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The Rotary Club of White Plains is Club 5043, District 7230, Zone 32, Region USCB, Federal tax ID 13-6111471.

Mailing address: P.O. Box 1712, White Plains NY 10602.

Our "Foundation of the Rotary Club of White Plains" is tax exempt, New York State #219346, tax ID 13-6165380.

Website created August 2001.

The Rotary Club of White Plains was chartered October 1, 1919, charter number 540.

Mike Graessle:
Mortgage rates won't dent real estate market

Michael Graessle, president, Nelson-Vrooman Associates real estate agency in White Plains, expects short-term fluctuations in mortgage rates to have little effect on the local housing market.


Local mortgage and real estate brokers as well as national experts hesitate to predict where mortgage rates are going in the short term, but agree on one thing: it doesn't matter, in the short term.

While they differ on whether the recent decline in rates is a trend, they did agree that simple supply and demand will have a much greater effect on the Westchester market rather than interest rates.

"It's a hard market to predict," said Bob Armbruster, president of the National Mortgage Broker's Association.

After spiking in March, the 30-year fixed mortgage rate has fallen for eight of the last nine weeks, reaching 5.72 percent last week. Fifteen-year fixed mortgages have been falling as well, and now stand at 5.30 percent

For the most part, this is thanks to activity on the bond market, said Timothy Riley, branch manager of New York Mortgage Co.'s Purchase office.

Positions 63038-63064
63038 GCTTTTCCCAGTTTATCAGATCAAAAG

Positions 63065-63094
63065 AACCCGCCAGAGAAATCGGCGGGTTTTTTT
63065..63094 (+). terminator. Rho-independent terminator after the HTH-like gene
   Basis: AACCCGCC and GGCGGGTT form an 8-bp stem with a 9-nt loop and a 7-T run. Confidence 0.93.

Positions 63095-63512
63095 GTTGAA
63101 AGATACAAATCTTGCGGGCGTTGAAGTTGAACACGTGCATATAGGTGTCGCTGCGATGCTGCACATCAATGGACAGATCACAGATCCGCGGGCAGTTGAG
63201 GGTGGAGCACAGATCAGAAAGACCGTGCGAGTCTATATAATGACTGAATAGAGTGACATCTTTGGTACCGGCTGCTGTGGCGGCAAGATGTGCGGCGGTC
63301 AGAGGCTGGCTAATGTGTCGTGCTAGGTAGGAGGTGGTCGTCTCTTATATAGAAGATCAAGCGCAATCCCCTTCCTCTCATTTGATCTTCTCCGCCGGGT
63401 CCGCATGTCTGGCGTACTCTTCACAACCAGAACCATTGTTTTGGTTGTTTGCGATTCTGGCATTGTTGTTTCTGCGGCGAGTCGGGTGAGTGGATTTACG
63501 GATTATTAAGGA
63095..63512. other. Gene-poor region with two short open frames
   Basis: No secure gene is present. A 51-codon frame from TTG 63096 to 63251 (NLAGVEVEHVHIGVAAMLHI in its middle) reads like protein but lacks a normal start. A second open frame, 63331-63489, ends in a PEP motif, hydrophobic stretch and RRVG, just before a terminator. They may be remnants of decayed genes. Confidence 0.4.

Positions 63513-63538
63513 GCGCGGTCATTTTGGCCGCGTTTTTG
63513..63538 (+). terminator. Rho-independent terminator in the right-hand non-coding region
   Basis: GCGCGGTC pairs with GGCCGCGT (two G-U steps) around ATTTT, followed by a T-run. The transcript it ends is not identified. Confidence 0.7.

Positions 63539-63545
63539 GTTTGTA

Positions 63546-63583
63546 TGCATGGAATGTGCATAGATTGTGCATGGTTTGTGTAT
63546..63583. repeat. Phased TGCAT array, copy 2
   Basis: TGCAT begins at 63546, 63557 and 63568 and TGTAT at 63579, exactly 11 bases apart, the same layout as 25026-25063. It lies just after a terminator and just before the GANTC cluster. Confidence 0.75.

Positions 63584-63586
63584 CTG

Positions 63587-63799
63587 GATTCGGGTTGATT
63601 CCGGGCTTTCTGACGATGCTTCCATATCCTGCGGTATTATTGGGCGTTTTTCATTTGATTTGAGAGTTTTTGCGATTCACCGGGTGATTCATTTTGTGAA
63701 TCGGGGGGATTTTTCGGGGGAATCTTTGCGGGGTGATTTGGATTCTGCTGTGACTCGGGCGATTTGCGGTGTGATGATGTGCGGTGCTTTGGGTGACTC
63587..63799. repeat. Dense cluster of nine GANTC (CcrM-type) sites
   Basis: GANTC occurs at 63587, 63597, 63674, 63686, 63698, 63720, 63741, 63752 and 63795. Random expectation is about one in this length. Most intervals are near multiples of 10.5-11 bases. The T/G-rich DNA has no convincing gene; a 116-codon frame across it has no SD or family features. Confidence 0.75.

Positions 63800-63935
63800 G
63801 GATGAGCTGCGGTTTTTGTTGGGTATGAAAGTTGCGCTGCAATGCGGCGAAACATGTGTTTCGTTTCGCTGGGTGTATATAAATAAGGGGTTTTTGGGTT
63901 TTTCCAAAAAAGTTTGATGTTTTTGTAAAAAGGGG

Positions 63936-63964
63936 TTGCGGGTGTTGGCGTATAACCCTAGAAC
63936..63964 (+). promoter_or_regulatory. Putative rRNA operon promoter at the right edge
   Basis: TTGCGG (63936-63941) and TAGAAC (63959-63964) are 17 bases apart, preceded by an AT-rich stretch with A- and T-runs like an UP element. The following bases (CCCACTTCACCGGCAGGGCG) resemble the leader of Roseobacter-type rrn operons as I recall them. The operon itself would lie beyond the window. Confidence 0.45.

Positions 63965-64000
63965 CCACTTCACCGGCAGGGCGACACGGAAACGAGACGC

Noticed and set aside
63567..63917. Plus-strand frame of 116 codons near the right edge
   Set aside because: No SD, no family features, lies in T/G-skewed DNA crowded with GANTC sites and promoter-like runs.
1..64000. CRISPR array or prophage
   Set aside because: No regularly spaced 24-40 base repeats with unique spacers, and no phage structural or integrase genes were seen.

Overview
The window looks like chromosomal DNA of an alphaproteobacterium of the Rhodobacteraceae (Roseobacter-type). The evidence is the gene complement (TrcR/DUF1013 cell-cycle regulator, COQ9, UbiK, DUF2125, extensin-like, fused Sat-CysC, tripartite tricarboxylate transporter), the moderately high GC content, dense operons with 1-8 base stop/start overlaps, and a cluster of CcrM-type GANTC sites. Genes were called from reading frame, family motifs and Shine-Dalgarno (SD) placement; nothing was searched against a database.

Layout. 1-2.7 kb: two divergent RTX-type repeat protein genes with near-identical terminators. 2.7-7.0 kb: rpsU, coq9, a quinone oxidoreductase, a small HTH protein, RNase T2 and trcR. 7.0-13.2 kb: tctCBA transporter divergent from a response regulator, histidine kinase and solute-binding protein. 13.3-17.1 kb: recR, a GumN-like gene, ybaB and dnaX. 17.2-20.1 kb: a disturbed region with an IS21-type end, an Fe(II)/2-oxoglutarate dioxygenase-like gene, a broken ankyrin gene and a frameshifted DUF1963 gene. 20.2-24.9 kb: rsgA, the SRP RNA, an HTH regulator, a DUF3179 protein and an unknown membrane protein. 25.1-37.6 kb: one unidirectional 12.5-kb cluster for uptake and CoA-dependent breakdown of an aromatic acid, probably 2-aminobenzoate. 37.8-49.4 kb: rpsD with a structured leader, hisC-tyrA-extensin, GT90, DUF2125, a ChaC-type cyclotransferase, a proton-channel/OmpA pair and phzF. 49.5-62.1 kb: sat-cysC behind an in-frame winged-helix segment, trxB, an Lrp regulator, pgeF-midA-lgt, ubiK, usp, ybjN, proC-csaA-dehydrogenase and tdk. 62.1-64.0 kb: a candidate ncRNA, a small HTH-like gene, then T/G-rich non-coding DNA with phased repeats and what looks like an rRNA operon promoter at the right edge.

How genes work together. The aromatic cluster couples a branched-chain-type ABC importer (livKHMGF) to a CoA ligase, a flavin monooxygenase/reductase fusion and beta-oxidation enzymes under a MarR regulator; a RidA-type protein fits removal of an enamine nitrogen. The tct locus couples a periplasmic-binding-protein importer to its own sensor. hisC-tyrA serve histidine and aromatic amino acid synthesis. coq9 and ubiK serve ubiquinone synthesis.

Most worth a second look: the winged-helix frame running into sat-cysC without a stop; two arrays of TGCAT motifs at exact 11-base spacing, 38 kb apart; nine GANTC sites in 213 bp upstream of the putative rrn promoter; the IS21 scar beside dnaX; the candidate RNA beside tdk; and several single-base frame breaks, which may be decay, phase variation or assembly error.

"I don't think we're going to see a spike in the rates" at least over the next year, he said.

Armbruster differs with Riley. He said it's difficult to say whether the declining rates will last long, particularly since variable rates are up slightly. He expects an upward trend during the next year.

Michael Graessle, president of the Nelson-Vrooman Associates real estate agency in White Plains, also expects the rates to jump.

But neither the recent fall nor the prospect of a rise seems to have affected prospective buyers, he said. "Interest rates are still near historic lows," and people are still coming to the real estate market to take advantage of them, he maintained

For the immediate future, he said supply and demand, rather than interest rates, will have a more powerful impact on the local market.

Armbruster agreed. He expects little impact until rates exceed 6 percent and no serious fallout before they hit 6.5 percent. That development is quite a ways off, he said. "I think we've got a couple of good real estate years left."

Places like Westchester County, with stable employment situations and relatively limited prospects for new development, are likely to see real estate values continue to climb, he said.

Reilly agreed, saying rates must exceed 6 percent before home buyers would reconsider buying. Also, he said, because of innovative loan programs, including those requiring only interest payment for initial years, even if long-term rates rise, buyers will still find affordable loans.

"Ten, 15 years ago, we had half a dozen products. Now, you have enough products that you can get anybody into a house," he said.

"I thought we needed someone in the industry who would go out and educate our communities on what the aging issues are and the options of choice for our challenged population."



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